The Trick to Finding Balance

Heard the saying “Too much of a good thing is not good”? That’s exactly right! Too much good is simply not balanced. So I am on my perfect holiday where you get all the peace and quiet. Everything is harmonious and just how I had wanted it, for days on. Until one day a family […]

The Trick to Finding Balance

Heard the saying “Too much of a good thing is not good”? That’s exactly right! Too much good is simply not balanced. So I am on my perfect holiday where you get all the peace and quiet. Everything is harmonious and just how I had wanted it, for days on. Until one day a family with an autistic kid arrives next door (the resort is only 6 semi-detached houses on a private beach). O boy, talk about noise and total lack of peace and quiet! Finally! Balance is restored.

So what does Balance really mean? Many mistakenly think that balance is the same as harmony. However, assuming the existence of harmony is something desirable and positive, whereas its absence is not desirable and deemed negative, then balance and harmony are not at all the same. Rather, balance is the meeting point between harmony and disharmony; it’s what you find in the middle. In other words, if you feel harmony, the law of balance will bring you disharmony so you can experience both sides of the scale and come back to balance.

Thus, being in balance is not directly related to feeling good. If you have positive feelings, the law of balance is what brings you negative feelings in the next round so you can experience both sides and come back into balance. In effect, the law of balance attracts the opposite of what you have so the two things can cancel each other out and give you a state of neutrality. If you are looking for too much of the upside and you are resisting or fearing the downside, you are not looking for true balance. Rather, you are hoping to maintain a state of imbalance which, of course, is impossible. So instead of striving for the impossible, it’s much better to just let go. Know that the law of balance is always working and always makes sure your life is balanced. The up always comes after the down. And the down always comes after the up.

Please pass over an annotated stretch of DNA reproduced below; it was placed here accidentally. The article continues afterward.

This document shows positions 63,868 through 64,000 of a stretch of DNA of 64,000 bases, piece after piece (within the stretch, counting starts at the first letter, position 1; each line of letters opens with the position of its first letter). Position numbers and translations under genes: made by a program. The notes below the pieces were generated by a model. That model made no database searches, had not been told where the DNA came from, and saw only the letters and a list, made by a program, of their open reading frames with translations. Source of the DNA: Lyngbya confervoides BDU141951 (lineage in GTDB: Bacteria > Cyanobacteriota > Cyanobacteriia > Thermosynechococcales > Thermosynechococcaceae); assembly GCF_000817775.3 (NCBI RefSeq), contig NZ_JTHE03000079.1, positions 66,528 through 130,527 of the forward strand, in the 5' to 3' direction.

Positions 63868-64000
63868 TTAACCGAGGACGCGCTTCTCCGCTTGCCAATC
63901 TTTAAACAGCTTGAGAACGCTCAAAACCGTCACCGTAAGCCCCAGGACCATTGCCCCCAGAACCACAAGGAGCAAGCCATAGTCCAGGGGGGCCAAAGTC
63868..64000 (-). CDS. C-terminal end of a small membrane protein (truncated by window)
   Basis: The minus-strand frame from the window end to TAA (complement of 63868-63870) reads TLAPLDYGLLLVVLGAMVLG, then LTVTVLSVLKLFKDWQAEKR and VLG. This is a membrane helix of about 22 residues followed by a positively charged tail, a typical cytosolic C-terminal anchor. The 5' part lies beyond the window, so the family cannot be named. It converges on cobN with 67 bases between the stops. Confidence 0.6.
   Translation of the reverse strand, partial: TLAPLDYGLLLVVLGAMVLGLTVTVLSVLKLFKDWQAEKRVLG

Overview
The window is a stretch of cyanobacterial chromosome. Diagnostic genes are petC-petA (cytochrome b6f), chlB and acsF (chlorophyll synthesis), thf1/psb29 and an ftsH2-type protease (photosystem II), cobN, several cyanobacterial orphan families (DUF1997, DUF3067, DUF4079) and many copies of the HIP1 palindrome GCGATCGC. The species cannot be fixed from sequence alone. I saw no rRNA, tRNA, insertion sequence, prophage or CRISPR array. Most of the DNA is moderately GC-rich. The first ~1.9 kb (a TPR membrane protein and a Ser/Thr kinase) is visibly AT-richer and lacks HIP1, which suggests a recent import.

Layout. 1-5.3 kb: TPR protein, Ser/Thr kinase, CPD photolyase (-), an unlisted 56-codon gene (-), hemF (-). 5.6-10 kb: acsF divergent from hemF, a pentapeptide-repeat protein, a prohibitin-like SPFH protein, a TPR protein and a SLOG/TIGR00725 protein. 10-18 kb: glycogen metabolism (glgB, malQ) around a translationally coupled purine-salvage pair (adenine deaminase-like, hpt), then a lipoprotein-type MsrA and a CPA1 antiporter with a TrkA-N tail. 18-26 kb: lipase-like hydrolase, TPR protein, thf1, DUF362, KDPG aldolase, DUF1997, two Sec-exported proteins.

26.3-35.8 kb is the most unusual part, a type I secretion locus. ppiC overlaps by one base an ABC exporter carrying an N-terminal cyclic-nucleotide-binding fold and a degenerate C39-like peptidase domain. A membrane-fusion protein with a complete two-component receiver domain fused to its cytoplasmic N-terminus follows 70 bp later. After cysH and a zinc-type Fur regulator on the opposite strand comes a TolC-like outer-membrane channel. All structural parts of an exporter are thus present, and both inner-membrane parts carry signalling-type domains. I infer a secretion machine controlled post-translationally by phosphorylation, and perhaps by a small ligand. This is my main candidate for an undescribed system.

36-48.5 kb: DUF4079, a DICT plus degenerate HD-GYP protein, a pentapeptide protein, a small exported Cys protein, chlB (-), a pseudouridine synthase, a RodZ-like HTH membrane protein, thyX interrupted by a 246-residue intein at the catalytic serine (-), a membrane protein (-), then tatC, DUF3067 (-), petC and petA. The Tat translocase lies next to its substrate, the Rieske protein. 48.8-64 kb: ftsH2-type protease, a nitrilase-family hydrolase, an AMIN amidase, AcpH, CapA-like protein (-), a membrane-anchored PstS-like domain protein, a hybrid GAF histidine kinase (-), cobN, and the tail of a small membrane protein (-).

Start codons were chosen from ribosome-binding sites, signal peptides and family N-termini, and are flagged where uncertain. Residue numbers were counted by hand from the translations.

Importantly, our brain can only experience time as linear and so cannot see the whole (perfectly balanced!) picture in its entirety simultaneously. This accounts for the pain caused by seemingly unbalanced negative experiences (which though are always preceded and always followed by positive ones). Since we operate in a state of limited perception in which we feel fragmented, dual, and separate, we simply can’t grasp the fact that everything is connected and goes together. So we feel pain about the “negative” half of our life. But this pain is absolutely inevitable, and it is exactly what balances out the positive half of life in our world of dual perception.

Nevertheless, even with pain being eternal, suffering is still optional. Knowing that the law of balance constantly gives us a cup that’s half full and half empty at the same time, and that this equation can never change, can help us accept the limitations and just go with them. Acceptance alone eliminates the struggle and open the door to living in true balance, trusting that things will come to net zero no matter what we do and how we think. Resistance, on the other hand, is what brings the suffering. So don’t resist! Accept that you are always going to have a cup half full and half empty (i.e. in balance) and choose to focus on what’s in the cup, not on what’s missing from it.

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